The Internet provides pupils with access to a wide range of content, some of which is harmful. Extremists use the Internet, including social media, to share their messages. The Local Authority provides filtering systems at our school to block inappropriate content, including extremist content.

 

If staff or pupils find unblocked extremist content they must report it immediately to the Designated or Deputy Designated Safeguarding Lead.

 

Pupils will receive E-Safety training and information will be provided for parents via briefing sessions and the school website.

 

The E-Safety/Acceptable and Responsible Internet Policy refers to preventing radicalisation and related extremist content. Pupils and staff know how to report internet content that is inappropriate or of concern.

 

Whistleblowing

 

Where there are concerns of extremism or radicalisation pupils and staff will be encouraged to make use of our internal systems to whistle blow or raise any issue in confidence.

Please refer to the separate Whistleblowing Policy.

 

Recruitment

 

The arrangements for recruiting all staff to our school will follow government guidance on safer recruitment best practice in education settings, including, but not limited to, ensuring that DBS checks are always made at the appropriate level, that references are always received and checked and that we complete and maintain a Single Central Record of such vetting checks.

 

We will apply safer recruitment best practice principles and sound employment practice in general and in doing so will deny opportunities for inappropriate recruitment or advancement. We will be alert to the possibility that persons may seek to gain positions within our school so as to unduly influence our schools character and ethos. We are aware that such persons seek to limit the opportunities for our pupils thereby rendering them vulnerable to extremist views and radicalisation as a consequence.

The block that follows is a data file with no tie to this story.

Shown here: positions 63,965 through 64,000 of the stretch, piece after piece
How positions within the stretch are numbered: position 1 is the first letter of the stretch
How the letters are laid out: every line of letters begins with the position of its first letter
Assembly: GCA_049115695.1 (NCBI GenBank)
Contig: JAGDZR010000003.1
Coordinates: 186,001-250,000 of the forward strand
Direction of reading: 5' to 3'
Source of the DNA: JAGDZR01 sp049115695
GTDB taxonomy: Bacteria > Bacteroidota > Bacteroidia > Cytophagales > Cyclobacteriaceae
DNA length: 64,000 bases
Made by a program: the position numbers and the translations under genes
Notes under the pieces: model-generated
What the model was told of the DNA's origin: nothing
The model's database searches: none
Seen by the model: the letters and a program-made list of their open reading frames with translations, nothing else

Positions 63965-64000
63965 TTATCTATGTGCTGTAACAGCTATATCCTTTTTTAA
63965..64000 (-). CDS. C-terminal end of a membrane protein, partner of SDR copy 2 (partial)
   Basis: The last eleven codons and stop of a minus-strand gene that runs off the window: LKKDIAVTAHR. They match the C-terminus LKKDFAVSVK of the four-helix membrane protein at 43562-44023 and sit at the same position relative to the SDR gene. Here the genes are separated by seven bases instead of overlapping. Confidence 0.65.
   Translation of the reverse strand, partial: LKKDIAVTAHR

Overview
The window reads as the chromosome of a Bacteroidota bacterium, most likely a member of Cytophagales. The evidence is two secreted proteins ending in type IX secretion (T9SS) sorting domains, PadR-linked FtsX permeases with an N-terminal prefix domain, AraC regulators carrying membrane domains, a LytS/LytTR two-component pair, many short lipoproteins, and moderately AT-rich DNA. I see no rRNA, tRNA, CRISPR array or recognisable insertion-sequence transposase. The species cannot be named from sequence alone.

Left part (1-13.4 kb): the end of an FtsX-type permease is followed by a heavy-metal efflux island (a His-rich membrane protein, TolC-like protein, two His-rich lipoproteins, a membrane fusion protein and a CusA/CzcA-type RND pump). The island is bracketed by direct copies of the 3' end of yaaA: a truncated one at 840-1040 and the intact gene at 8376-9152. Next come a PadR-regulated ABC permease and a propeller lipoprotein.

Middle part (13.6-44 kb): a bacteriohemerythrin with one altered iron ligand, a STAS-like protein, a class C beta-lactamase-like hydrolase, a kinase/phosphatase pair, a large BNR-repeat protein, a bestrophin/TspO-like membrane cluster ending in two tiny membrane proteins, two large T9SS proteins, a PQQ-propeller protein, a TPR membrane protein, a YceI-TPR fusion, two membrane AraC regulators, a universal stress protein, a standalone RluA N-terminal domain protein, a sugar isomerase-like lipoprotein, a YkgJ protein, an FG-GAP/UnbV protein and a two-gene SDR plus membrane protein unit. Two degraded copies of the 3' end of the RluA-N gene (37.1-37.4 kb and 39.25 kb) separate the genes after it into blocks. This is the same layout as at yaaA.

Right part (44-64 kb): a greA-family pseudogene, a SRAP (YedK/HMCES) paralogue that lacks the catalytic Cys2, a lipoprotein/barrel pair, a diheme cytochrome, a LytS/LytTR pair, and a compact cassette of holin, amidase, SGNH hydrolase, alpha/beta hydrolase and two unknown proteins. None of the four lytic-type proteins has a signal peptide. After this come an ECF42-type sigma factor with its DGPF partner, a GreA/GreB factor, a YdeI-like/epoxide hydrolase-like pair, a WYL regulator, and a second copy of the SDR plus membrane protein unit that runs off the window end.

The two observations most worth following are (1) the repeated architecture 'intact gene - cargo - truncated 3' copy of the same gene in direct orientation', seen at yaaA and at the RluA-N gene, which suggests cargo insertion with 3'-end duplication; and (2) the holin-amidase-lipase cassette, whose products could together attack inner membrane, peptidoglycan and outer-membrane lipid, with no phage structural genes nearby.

Therefore, by adhering to safer recruitment best practice techniques and by ensuring that there is an ongoing culture of vigilance within our school and staff team we will minimise the opportunities for extremist views to prevail.

 

Policy Adoption, Monitoring and Review

 

This policy will be reviewed annually as part of the overall Child Protection and Safeguarding policy review prior to the start of a new academic year, but may adopt any amendments outside of this timeframe in accordance with any new legislation or guidance.

 

Parents/carers will be issued with a hard copy of this Policy on request. This Policy will also be made available to parents/carers via the school’s website.

 

 

 

Policy approved by Governors 18th  November 2015

Date of Next Review November 2016

 

 

Appendix 1 – Dealing with Referrals

 

We are aware of the potential indicating factors that a child is vulnerable to being radicalised or exposed to extreme views, including peer pressure, influence form other people or the internet, bullying, crime and anti-social behaviour and personal or political grievances.

 

In the event of prejudicial behaviour, the following systems will be followed:

  • All incidents of prejudicial behaviour to be reported to the designated safeguarding lead or deputy designated safeguarding lead
  • All incidents will be fully investigated and records kept in line with other safeguarding concerns
  • Parents/carers will be contacted and incidents discussed in detail, aiming to identify motivating factors, any changes in circumstances at home, parental views of the incident and to assess whether the incident is serious enough to warrant a further referral
  • The designated/deputy designated lead will follow up any referrals after a period of four weeks to assess if there is a change in behaviour and/or attitude. A further meeting would be held if there is not a significant positive change in behaviour
  • Serious Concerns to reported via one of the following:

1. Prevent Team

Northumbria Police

Ring 101 ask for extension 63108/63001

2. Local Contact – Jane Hebbard

Prevent Co-ordination Lead

0191 561 4587

Jane.hebbard@sunderland.gov.uk

 

Appendix 2 – Visitor Request Form

Please click to download the Visitor Request Form